On September 14, the United Nations’ High Level Panel on Access to Medicines released its long-anticipated final report, which purports to provide recommendations for improving global access to health care. Amidst murmurings that the Panel was poised to focus on intellectual-property rights, experts urged the group to consider real barriers to access such as weak infrastructure and a dearth of skilled healthcare workers. But the Panel chose not to heed their advice. Although the Panel acknowledged numerous factors that stop people from getting the life-saving medicines they need, it explained that it had a narrow mandate to focus on a perceived incoherence between intellectual-property rights and access to health care. 

As predicted, the report recommends massively scaling back intellectual property rights. Among its most contentious recommendations, the Panel encourages countries to implement legislation that would force drug companies to license their patented-protected drugs to governments.  The Panel also recommends sanctions for countries or companies that seek to protect their patent inventions against a compulsory licensing system. The Panel further calls on countries to discourage universities from exclusively licensing their inventions. And the Panel encourages countries to spend more on research and development of drugs so as to “delink” research and development from drug prices.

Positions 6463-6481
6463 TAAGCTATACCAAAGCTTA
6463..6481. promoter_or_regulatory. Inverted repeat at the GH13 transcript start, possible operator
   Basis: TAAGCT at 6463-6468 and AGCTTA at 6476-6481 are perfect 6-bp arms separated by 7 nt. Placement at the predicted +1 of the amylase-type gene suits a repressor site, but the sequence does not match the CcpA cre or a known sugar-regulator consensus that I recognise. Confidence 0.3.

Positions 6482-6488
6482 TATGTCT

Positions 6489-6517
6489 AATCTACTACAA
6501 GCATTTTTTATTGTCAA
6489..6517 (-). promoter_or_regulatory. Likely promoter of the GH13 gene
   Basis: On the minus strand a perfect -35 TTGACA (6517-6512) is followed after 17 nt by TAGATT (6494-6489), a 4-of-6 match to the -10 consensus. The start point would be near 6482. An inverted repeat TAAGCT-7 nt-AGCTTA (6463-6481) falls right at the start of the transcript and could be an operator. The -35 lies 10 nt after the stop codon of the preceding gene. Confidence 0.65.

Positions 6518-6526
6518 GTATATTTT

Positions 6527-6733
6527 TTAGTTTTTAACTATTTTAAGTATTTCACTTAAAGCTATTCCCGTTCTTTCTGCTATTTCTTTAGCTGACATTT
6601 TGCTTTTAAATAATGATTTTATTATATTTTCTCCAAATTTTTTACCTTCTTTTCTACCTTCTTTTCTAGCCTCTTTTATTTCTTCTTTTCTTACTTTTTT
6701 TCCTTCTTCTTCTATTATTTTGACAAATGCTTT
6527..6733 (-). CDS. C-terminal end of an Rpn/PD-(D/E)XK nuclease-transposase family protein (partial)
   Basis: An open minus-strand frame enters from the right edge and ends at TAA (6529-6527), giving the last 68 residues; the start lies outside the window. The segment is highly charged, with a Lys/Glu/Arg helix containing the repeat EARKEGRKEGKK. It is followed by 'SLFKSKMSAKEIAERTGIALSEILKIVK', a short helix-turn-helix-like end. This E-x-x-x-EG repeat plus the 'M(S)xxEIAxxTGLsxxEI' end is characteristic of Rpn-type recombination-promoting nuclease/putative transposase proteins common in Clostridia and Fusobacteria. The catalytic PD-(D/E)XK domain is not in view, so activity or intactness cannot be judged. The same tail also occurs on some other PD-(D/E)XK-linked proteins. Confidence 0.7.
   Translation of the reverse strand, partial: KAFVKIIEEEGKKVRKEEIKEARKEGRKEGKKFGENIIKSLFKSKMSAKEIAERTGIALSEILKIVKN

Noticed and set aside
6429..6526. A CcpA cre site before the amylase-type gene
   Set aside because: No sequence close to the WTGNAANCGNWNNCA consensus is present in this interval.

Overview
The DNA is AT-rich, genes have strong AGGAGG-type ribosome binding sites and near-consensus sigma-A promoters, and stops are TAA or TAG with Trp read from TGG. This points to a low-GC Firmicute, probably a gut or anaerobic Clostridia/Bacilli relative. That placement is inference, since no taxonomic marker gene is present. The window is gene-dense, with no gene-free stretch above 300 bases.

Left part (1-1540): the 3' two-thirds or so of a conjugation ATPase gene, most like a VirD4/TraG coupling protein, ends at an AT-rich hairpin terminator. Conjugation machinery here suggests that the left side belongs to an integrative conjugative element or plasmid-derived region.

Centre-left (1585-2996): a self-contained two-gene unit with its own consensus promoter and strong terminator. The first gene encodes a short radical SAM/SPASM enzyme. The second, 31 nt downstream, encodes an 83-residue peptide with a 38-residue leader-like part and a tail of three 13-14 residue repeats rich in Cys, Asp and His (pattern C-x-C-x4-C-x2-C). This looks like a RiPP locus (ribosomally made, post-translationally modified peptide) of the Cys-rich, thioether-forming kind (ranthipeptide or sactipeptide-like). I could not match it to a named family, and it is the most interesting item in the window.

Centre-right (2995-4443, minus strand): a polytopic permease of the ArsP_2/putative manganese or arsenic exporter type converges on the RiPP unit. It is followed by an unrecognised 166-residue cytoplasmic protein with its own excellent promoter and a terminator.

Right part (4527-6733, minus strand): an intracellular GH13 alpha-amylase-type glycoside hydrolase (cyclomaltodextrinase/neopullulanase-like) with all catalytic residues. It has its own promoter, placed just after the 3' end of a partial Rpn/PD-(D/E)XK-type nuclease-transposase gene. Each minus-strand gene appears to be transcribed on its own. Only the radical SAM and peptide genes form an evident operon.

In issuing these recommendations, the Panel ignored its only member with drug development experience—Andrew Witty of GlaxoSmithKline. Buried toward the end of the report is his statement expressing concern regarding the Panel’s recommendations. As to compulsory licensing, Witty explains, “innovations would be endangered for patients around the world” given that companies would be less willing to invest in research and development if they cannot protect their profits. Witty also points out that de-linkage between research and development and drug prices could also “damag[e] innovation.”

Unsurprisingly, many experts and institutions—including the U.S. State Department—have heavily criticized the report. The State Department expressed its “dee[p] disappoint[ment]” in the report; the Department opined that it was “regrettable that the Panel worked under the presumption of ‘policy incoherence’ between intellectual property rights, international trade liberalization, and human rights, while failing to properly recognize the important role that these systems play in incentivizing drug development and expanding access to medicines around the world.” As the State Department aptly put it: “Intellectual property rights and trade are essential to medical innovation, which is fundamental to promoting global health.”

The UN had a real opportunity to address a global crisis. Unfortunately, it not only missed that opportunity, but has offered proposals that may entrench access problems even further